Everyone interested in Tatras who joins MBPost is invited to participate to this interesting task. The only rule is that we must keep on the authorized trails.
Both Polish and Slovak national parcs are under very strict regulations, and not all hiking trails can be cycled, you can be fined if you are caught in such situation, especially in popular places.
The list of the cyclable Slovak valleys is here (high Tatras only, but difficulty indicated) and here (all the Tatras, without levels). The Polish ones here (if broken link, go to tpn.pl, section "turystyka" and "rower", unfortunately in Polish only). Al of these trails have very different levels of difficulty, from the almost flat asphalted road, to some very technical tracks made cobbled with granit stones.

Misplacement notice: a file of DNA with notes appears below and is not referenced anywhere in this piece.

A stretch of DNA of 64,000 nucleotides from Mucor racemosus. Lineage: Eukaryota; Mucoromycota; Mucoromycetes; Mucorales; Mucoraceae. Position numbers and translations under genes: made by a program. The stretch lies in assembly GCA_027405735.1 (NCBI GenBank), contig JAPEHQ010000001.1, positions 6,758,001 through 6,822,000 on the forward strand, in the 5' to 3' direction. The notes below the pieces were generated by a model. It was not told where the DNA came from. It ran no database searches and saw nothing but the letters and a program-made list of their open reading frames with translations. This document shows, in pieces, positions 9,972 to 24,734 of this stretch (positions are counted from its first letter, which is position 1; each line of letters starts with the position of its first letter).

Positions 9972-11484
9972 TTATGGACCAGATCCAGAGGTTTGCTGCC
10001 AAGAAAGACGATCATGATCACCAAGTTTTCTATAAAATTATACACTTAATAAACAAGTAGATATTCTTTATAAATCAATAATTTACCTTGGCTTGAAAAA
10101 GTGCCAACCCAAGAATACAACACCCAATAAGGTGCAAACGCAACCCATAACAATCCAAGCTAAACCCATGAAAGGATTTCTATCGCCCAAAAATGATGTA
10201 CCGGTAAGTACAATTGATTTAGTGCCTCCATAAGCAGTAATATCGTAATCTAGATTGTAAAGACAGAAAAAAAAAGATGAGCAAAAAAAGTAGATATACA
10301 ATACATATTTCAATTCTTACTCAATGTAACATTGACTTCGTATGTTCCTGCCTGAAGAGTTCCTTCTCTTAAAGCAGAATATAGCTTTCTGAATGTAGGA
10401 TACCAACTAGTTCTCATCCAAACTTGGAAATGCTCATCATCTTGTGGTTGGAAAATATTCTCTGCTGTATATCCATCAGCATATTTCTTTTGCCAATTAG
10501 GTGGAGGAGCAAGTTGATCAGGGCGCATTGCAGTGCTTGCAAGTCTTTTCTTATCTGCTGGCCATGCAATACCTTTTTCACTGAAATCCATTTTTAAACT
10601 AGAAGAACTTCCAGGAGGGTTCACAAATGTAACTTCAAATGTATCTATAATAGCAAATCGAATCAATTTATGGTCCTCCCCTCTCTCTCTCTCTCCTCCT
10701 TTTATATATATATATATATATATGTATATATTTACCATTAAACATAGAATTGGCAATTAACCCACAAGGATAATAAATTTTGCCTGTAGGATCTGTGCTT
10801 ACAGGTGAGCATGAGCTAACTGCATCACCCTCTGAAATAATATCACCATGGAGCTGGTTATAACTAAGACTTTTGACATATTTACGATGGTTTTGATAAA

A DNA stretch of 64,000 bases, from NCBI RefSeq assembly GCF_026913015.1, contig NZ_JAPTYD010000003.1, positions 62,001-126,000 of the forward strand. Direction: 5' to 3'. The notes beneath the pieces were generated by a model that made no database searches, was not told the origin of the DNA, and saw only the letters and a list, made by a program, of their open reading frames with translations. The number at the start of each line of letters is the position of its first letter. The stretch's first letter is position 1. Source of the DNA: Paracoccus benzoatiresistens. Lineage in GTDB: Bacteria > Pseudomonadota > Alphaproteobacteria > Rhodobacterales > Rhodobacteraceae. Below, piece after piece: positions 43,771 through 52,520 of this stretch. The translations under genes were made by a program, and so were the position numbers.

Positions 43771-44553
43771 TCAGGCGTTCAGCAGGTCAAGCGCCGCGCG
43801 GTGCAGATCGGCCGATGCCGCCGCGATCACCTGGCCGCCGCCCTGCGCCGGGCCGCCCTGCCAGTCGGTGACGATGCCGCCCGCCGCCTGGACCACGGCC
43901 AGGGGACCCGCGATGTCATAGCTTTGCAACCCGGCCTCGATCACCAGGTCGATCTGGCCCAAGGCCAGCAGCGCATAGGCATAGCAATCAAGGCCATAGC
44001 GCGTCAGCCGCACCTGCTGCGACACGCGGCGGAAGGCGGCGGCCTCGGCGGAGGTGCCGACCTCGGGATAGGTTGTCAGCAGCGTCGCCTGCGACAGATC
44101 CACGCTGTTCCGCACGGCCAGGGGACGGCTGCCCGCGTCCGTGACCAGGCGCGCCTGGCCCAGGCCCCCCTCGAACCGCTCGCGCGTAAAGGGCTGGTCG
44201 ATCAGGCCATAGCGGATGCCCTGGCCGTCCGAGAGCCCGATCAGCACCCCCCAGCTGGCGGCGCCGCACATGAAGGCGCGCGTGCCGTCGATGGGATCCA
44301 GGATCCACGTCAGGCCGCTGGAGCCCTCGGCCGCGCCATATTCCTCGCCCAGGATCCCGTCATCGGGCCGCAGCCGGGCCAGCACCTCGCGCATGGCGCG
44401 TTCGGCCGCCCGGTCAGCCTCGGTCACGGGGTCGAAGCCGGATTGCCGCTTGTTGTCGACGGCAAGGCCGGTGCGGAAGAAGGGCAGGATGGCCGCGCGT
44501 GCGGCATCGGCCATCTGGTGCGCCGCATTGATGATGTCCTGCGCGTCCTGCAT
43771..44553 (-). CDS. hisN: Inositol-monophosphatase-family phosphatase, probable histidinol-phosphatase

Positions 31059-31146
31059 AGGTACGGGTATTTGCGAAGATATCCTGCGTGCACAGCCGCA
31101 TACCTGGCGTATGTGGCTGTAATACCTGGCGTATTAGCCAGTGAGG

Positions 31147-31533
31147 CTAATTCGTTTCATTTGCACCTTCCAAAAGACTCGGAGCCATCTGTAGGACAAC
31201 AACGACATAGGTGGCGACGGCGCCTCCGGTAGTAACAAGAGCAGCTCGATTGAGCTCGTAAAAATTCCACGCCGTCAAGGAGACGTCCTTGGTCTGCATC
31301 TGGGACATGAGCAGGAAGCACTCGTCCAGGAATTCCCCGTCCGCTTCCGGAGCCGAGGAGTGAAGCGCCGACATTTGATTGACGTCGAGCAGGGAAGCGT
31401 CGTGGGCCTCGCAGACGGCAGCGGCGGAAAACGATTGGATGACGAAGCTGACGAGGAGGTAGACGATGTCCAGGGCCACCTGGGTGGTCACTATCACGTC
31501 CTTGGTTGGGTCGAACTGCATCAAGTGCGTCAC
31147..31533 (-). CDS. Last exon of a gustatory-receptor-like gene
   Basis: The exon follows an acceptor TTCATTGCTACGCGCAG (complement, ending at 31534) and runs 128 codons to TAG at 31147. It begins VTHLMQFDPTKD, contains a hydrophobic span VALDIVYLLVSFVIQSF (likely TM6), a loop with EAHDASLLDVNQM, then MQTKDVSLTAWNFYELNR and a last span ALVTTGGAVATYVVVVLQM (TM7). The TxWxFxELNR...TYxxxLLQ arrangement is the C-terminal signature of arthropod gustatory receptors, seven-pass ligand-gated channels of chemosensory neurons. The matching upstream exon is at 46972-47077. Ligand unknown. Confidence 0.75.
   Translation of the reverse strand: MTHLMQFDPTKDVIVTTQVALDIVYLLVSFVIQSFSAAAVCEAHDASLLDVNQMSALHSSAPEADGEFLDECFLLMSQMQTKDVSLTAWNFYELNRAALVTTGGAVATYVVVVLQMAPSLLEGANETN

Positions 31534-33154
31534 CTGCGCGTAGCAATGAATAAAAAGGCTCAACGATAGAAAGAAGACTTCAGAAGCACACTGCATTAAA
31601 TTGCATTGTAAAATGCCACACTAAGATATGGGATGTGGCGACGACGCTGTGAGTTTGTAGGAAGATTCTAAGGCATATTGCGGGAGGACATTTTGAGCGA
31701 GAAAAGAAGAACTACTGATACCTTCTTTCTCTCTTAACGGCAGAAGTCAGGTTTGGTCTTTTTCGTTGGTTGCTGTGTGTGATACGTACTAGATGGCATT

Here are the few of these valleys described on MBPost :
- Dolina Chochołowska
- Dolina Suchej Wody
- Kežmarská dolina
- Vel'ka & Mala Studena Dolina (Bilíkova)
- Mengusovská Dolina
- Tichá & Kôprová Dolina (do do !)
- Žiarska Dolina
- Roháčska & Látaná Dolina
- Kvačianska Dolina (SP link)
Cycling the valleys of the Tatras and leaving the bike in the local of a mountain-refuge the time of a day-hike, especially to reach a remote peak in a reasonable time, is an excellent way to spend a fantastic moutain-day, combining two different sporty efforts, and "feel the mountains" two-hundred per cent.
This is another reason for me to describe these trails. In every cycleable valley, I will place links to every popular hiking destination which can be reached this way (links to SummitPost pages).